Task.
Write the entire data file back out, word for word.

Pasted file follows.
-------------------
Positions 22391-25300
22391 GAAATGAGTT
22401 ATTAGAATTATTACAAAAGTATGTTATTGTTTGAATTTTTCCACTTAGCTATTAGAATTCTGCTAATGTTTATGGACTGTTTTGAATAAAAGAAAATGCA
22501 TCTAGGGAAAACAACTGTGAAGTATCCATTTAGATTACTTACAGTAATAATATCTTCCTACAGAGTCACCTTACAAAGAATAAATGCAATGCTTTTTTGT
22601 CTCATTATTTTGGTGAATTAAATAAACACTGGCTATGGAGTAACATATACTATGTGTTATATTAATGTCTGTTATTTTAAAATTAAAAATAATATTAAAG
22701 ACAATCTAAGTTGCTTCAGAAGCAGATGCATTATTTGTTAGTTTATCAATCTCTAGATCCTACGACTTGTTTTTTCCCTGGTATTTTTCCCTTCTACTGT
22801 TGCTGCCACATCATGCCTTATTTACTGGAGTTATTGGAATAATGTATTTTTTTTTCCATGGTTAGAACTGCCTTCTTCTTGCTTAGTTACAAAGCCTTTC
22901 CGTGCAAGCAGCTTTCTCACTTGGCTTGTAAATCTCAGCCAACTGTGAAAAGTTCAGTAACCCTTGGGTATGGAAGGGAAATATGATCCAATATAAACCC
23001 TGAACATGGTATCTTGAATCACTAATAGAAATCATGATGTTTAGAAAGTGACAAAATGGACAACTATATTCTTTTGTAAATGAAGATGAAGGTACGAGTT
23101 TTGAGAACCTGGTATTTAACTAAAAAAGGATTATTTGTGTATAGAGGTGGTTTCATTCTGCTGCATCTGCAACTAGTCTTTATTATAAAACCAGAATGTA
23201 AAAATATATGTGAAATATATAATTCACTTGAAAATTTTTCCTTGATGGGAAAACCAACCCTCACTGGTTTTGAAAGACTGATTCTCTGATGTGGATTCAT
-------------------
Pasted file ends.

Positions 22391-25300
22391 GAAATGAGTT
22401 ATTAGAATTATTACAAAAGTATGTTATTGTTTGAATTTTTCCACTTAGCTATTAGAATTCTGCTAATGTTTATGGACTGTTTTGAATAAAAGAAAATGCA
22501 TCTAGGGAAAACAACTGTGAAGTATCCATTTAGATTACTTACAGTAATAATATCTTCCTACAGAGTCACCTTACAAAGAATAAATGCAATGCTTTTTTGT
22601 CTCATTATTTTGGTGAATTAAATAAACACTGGCTATGGAGTAACATATACTATGTGTTATATTAATGTCTGTTATTTTAAAATTAAAAATAATATTAAAG
22701 ACAATCTAAGTTGCTTCAGAAGCAGATGCATTATTTGTTAGTTTATCAATCTCTAGATCCTACGACTTGTTTTTTCCCTGGTATTTTTCCCTTCTACTGT
22801 TGCTGCCACATCATGCCTTATTTACTGGAGTTATTGGAATAATGTATTTTTTTTTCCATGGTTAGAACTGCCTTCTTCTTGCTTAGTTACAAAGCCTTTC
22901 CGTGCAAGCAGCTTTCTCACTTGGCTTGTAAATCTCAGCCAACTGTGAAAAGTTCAGTAACCCTTGGGTATGGAAGGGAAATATGATCCAATATAAACCC
23001 TGAACATGGTATCTTGAATCACTAATAGAAATCATGATGTTTAGAAAGTGACAAAATGGACAACTATATTCTTTTGTAAATGAAGATGAAGGTACGAGTT
23101 TTGAGAACCTGGTATTTAACTAAAAAAGGATTATTTGTGTATAGAGGTGGTTTCATTCTGCTGCATCTGCAACTAGTCTTTATTATAAAACCAGAATGTA
23201 AAAATATATGTGAAATATATAATTCACTTGAAAATTTTTCCTTGATGGGAAAACCAACCCTCACTGGTTTTGAAAGACTGATTCTCTGATGTGGATTCAT